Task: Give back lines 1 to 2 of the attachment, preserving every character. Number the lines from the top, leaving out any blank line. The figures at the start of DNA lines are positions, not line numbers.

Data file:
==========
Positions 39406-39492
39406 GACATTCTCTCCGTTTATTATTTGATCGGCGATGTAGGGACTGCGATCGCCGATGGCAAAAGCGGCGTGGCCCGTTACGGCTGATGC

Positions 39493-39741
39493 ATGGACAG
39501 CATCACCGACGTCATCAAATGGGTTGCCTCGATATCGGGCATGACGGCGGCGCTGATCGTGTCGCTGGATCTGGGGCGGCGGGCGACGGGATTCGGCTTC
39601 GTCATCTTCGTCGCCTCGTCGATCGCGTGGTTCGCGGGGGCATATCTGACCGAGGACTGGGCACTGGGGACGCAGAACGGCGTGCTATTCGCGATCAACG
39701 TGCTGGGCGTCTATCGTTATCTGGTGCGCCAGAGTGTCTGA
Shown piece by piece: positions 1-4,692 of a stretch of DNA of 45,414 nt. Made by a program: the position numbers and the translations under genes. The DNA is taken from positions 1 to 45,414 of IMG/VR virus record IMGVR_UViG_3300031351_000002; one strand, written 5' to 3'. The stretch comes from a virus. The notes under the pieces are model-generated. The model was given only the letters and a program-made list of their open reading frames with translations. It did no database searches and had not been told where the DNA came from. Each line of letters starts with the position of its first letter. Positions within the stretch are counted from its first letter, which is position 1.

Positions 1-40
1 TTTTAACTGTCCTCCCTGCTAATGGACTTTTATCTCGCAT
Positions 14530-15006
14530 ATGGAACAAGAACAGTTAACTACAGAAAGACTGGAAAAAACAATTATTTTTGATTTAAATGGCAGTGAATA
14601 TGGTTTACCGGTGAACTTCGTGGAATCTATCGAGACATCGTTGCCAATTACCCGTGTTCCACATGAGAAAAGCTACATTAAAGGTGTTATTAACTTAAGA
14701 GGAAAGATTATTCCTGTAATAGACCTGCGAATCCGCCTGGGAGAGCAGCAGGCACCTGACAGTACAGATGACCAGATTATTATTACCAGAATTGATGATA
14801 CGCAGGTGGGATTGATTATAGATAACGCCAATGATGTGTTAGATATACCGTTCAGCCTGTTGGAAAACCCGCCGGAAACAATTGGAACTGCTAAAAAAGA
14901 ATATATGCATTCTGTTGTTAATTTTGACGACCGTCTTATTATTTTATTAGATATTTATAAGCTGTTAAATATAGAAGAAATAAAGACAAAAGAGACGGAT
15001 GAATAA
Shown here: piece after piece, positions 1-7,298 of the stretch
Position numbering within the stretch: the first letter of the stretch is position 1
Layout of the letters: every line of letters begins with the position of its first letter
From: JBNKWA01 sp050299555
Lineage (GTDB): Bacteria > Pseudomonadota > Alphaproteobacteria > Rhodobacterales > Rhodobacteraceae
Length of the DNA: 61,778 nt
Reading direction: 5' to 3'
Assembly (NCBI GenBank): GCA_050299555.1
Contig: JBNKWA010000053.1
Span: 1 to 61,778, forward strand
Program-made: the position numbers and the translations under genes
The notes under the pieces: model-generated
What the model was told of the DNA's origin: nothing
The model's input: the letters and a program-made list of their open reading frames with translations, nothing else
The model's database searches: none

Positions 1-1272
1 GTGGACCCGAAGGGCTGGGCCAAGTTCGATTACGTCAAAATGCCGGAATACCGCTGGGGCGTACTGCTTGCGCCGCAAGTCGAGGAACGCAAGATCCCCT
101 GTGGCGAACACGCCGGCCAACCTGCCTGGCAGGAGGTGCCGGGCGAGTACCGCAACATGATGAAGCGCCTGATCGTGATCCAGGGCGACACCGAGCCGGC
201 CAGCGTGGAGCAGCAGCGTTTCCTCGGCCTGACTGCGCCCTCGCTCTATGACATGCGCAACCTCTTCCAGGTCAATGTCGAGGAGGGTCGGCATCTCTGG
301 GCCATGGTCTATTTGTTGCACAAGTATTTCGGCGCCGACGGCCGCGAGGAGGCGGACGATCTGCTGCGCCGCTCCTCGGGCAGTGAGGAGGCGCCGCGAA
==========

Positions 39406-39492
39406 GACATTCTCTCCGTTTATTATTTGATCGGCGATGTAGGGACTGCGATCGCCGATGGCAAAAGCGGCGTGGCCCGTTACGGCTGATGC